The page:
where \(\{\phi _l\}\) and \(\{\varepsilon _l\}\) are the eigenfunction and eigenvalues of the electronic Hamiltonian, respectively. The numerical integration of the last equation is performed as usual and has already been reported in our previous work44.

For the classical treatment governing the lattice part of the system, the complete Euler–Lagrange equations are required. Its solution can be written as a Newtonian equation able to describe the movements of the sites in the system and is given by

$$\begin{aligned} \begin{aligned} M\ddot{\eta }_{i,j}&= \frac{1}{2}K\left( \eta _{i,i'}+\eta _{i,i''}+\eta _{j,j'}+\eta _{j,j''} \right) -2K\eta _{i,j}\\&\quad +\, \frac{1}{2}\alpha \left( B_{i,i'}+B_{i,i''}+B_{j,j'}+B_{j,j''}-4B_{i,j} + \mathrm {c.c.}\right) . \end{aligned} \end{aligned}$$

To perform the quasiparticle dynamics in the system, an external electric field, \(\mathbf{E }(t)\), was included in our model. Here, this is done by inserting a time-dependent vector potential, \(\mathbf{A }(t)\), through a Peierls Substitution for the electronic transfer integrals of the system, making the hopping term

$$\begin{aligned} t_{i,j} = e^{-i\gamma \mathbf{A }}\left( t_0 - \alpha \eta _{i,j} \right) , \end{aligned}$$

where \(\gamma \equiv ea/(\hslash c)\), with a being the lattice parameter (\(a = 1.42\) Å in graphene nanoribbons), e being the absolute value of the electronic charge, and c the speed of light. The relationship between the time-dependent electric field and the potential vector is given by \(\mathbf{E }(t) = -(1/c)\dot{\mathbf{A }}(t)\). In our model, the electric field is activated adiabatically to avoid numerical oscillations that appear when the electric field is turned on abruptly29. Importantly, in order to allow the periodic boundary conditions for the charge carriers, an external electric field was considered by including the time-dependent vector potential \(\mathbf{A} (t)\) through a Peierls substitution of the phase factor to the hopping integral. The electric field is assumed to be the same for all the lattice.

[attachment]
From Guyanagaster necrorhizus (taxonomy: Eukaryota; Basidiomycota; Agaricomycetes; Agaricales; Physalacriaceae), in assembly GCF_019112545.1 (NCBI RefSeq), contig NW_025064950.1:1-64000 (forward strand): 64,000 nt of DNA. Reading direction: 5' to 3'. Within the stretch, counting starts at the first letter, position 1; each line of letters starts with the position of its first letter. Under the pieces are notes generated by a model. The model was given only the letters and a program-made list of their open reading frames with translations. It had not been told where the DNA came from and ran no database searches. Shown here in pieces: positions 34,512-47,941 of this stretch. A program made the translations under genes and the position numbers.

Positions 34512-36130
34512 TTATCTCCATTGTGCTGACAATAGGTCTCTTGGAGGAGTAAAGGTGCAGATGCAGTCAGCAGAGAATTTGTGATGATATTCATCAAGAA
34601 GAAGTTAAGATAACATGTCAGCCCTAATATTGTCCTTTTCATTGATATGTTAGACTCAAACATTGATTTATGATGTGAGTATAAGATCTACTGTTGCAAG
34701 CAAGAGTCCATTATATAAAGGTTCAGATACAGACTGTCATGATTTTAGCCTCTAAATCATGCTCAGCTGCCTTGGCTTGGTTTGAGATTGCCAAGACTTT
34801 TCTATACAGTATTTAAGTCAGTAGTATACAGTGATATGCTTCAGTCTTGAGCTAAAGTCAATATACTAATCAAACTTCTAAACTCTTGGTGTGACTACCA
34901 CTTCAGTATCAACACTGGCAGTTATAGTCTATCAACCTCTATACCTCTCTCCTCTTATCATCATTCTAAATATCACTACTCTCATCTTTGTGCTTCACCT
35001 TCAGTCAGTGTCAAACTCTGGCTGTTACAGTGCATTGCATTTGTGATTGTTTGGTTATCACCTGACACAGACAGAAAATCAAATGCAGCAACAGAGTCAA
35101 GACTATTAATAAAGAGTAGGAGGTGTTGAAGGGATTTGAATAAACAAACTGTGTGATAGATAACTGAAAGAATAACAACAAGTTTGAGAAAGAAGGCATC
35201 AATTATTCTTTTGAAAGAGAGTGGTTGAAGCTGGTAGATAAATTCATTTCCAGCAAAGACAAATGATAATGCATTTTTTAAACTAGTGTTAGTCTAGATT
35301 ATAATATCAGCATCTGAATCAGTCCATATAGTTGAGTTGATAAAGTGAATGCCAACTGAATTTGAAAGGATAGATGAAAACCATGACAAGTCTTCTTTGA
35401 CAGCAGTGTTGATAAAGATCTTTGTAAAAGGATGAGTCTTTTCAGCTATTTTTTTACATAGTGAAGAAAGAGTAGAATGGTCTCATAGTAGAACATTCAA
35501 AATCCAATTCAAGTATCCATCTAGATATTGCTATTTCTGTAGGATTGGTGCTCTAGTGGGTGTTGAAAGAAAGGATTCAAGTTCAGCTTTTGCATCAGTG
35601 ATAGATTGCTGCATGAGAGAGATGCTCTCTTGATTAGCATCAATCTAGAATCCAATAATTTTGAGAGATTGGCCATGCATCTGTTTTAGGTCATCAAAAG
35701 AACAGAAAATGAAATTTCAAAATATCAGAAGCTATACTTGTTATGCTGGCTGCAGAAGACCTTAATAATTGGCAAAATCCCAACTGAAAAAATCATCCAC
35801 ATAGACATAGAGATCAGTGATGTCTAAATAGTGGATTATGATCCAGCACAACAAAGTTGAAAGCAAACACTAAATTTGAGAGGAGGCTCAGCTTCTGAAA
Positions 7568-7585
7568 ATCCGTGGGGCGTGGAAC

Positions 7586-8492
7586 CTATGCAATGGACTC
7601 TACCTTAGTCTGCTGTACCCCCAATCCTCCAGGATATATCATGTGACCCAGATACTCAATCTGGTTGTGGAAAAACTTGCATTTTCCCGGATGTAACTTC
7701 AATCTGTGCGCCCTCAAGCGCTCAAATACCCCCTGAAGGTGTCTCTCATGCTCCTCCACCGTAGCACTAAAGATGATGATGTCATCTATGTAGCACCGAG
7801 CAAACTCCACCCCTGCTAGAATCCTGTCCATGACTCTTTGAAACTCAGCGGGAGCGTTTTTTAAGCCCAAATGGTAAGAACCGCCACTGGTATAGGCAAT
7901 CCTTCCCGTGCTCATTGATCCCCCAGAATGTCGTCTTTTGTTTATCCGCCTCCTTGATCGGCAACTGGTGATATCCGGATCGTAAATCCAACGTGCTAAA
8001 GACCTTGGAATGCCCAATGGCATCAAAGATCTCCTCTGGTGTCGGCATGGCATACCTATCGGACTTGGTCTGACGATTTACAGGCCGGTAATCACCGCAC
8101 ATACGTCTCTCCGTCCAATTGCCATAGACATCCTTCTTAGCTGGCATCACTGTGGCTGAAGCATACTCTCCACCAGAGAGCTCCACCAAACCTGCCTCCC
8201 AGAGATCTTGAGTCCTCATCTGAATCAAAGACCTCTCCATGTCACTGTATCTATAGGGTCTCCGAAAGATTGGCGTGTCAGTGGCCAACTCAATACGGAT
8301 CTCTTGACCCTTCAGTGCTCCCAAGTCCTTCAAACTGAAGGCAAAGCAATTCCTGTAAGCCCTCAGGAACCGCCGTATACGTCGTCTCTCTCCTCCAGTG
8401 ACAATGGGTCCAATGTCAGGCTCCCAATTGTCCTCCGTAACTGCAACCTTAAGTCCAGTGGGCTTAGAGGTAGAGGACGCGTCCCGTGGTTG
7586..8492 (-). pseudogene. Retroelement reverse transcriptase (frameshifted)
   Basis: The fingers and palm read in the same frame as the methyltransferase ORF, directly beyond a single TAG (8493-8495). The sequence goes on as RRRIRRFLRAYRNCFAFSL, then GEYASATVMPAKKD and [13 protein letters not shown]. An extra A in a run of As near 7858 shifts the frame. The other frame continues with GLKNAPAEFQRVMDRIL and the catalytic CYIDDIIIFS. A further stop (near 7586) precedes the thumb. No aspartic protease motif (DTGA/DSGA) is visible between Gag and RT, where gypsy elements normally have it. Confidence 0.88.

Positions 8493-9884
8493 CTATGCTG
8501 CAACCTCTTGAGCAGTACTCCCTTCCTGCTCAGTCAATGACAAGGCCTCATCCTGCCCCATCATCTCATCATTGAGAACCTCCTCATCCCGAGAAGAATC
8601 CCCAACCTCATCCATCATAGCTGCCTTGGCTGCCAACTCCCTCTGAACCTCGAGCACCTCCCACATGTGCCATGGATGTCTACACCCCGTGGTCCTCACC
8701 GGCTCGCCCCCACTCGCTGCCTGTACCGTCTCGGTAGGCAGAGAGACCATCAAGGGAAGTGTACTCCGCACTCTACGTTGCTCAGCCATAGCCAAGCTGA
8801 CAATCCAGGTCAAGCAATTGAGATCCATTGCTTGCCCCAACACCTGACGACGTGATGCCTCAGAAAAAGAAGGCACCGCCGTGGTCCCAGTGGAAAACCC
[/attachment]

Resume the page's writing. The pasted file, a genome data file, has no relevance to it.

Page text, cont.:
A semiclassical model with tight-binding approximation was used to describe the charge transport mechanism of an AGNR heterojunction. A sweep of electron-phonon coupling values was conducted, from which its relationship to the energy bandgaps was established. Bond length distortions were presented, indicating a structural difference between 7 and 9-AGNR segments was the presence in the latter of aromatic rings. These rings were then shown to suffer strong distortion when a charge was injected into the system, which could be the reason why polarons become localized in the 9-AGNR portions. Furthermore, it was demonstrated that even under the influence of an electric field, the charge carries never localize in the 7-AGNR regions. In this sense, they move through a hopping process between 9-AGNRs segments. Hopping rates are seen to increase with time in the initial moments of the simulation, but charge mobility reaches only 0.1 cm\(^2\)/(Vs). This value is significantly lower than the experimentally obtained charge mobilities in pure 9-AGNRs but similar to what is found in typical organic semiconductors. We conclude that the engineering of such a sequence of heterojunctions in GNRs may allow for gap tuning but simultaneously hinder charge transport in this class of material.